In truth, von Graf probably fell somewhere in between, a clergyman besieged on all sides by impossible responsibilities to his own people. He was at once a leader whose struggles with the government could be read as support for Communist insurrection—something he opposed—even as he was the loudest roar against Nazi euthanasia and educational meddling. Perhaps what Fr. Utrecht best lays out here is the difficulty of making decisions under such immense duress, and especially the ways in which God guides those who place themselves before His will. It was, of course, in this way, that von Galen navigated wartime politics, protecting his people even as he made himself vulnerable, calling “black” “black” and “white” “white.” In this sense, Fr. Utrecht offers us a modern hagiography, a depiction of the tests and seeming impossibilities faced by holy people that make them at once all-so-human and yet something more: followers of Christ.
Casting light here reveals another fine line traced by the text: what, if anything, can the story of Clemens August Graf von Galen teach 21st-century, American Catholics? The book comes with blurbs from Frs. Paul Scalia and James V. Schall, classifying it as a solid antidote to what Pope Emeritus Benedict has called “the dictatorship of relativism.” There is, for sure, some truth here, as the bishop’s story makes clear the need for principled commitments, illuminates the need for the godly person to stand up for what is right whenever possible, whether it be in the face of a Nazi culture of death or our own. Fr. Utrecht has said as much in a summary of his book published in First Things:
He had to deal with many of the same struggles we have today: keeping a place for religion in the public square; defending moral truth against ideology—in our case, the dictatorship of relativism; defending innocent human life from abortion and euthanasia; defending the right of parents to have their children educated in schools that reflect their religious faith.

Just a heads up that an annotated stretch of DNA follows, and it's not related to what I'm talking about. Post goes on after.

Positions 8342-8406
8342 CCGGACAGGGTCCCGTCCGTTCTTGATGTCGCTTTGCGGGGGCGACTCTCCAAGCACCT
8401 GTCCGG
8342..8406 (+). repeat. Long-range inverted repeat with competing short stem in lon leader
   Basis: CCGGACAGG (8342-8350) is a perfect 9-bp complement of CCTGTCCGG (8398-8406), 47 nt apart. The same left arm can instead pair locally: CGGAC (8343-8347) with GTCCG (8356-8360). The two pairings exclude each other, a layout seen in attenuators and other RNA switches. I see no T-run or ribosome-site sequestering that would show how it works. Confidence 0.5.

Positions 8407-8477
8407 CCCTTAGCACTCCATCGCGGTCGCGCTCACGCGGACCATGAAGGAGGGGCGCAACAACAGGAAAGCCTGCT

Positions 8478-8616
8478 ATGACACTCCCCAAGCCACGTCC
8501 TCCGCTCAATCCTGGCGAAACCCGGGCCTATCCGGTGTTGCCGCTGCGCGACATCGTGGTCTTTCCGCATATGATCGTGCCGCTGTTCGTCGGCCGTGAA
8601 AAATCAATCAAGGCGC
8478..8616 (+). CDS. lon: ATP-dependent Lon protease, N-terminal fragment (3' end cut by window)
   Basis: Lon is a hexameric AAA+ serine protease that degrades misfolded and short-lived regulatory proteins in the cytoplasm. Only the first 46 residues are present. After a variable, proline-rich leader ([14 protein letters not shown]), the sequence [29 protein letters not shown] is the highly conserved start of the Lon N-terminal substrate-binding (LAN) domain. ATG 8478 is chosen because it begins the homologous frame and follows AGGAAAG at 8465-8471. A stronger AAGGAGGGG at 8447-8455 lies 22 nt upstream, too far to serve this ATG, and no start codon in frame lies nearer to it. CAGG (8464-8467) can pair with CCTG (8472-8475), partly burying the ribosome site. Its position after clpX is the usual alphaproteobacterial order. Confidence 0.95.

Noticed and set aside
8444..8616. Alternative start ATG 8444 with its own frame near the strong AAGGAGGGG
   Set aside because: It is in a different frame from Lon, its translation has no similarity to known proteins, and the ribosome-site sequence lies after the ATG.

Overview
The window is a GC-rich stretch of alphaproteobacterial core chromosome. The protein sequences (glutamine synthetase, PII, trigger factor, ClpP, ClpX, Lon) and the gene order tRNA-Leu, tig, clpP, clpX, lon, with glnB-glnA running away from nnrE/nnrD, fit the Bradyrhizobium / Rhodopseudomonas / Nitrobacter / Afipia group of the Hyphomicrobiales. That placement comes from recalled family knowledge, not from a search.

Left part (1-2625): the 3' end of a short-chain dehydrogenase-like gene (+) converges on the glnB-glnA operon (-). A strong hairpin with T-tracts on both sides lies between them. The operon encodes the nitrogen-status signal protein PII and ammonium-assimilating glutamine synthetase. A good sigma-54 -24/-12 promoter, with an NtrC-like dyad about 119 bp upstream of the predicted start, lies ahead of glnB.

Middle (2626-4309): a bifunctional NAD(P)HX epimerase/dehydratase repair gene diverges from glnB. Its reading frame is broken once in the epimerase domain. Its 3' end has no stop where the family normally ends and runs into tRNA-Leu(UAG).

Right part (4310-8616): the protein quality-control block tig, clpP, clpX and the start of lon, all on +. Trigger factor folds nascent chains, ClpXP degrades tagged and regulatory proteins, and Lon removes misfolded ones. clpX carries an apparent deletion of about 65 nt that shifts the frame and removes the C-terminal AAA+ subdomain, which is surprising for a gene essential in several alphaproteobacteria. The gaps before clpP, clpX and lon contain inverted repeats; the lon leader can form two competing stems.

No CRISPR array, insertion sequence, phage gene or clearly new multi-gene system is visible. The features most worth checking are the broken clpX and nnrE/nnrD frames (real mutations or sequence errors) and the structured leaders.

A priest from Africa whom I met on a recent trip to Germany told me that he thinks Blessed Clemens August has something to say to Africa, where there are many dictatorial governments and where few bishops speak out against the abuses of human rights. Clemens August teaches not only bishops, but everyone, how to speak the truth with courage.
This is true, but we must also be careful. The good bishop’s complicated legacy on the Holocaust—something admirably addressed by Fr. Utrecht—might indicate for us that knowing which issues we stand for and with the loudest voice can be complex. Similarly, Nazi attempts to de-Christianize schools went so far as to ban crosses in classrooms, something we have not yet seen in the United States. Part of learning from this beatified man’s example is discerning exactly where and how God would lead us, when and how it is best to speak. He adeptly navigated a dictatorship bent on the paganization of his homeland and the extermination of all “degenerate” peoples. Our times are different, and though we have much to learn from his moral heroism, we must always be prudent in drawing historical analogies.
Similarly, we might say the same about von Graf’s relationship to the state as a whole. A committed patriot, he died with the words “God’s will be done. May God reward you. God protect the dear fatherland. Continue to work for Him. O, dear Savior!” (349) upon his lips. His final utterances encapsulate the complexities of balancing patriotism with reasoned dissent. How ought Catholics to interact with justly-installed authorities? At what point does patriotism hamper us? When is reverence to be put aside in the name of standing for universal justice? Here The Lion of Münster provides no easy answers, but it does raise a slew of worthy questions.
Overall, then, Fr. Utrecht’s work is a timely study of a brave and morally-upright man, whose legacy deserves to be better known. A bit long as a text, Fr. Utrecht’s style is invigorating, though occasionally overly reliant on primary-source quotations (a wonderful window into the past, but, at times, an overlong departure from an otherwise-gripping story). Better attention could be paid to the complex political affiliations of German Catholics in the period, especially that of Wilhelm Emmanuel Freiherr von Ketteler, bishop of Mainz and relative of the Lion of Münster, whose influence on the young von Galen and on Rerum novarum may have provided a different political path than that actually followed by the subject of Fr. Utrecht’s study. Still, overall, the biography ought to be greeted with praise as a worthy account of a blessed man, whose memory ought be eternal. Blessed Clemens August Graf von Galen, pray for us!
Fr. Daniel Utrecht, The Lion of Münster: The Bishop Who Roared Against the Nazis, TAN, 2016, pp. 412.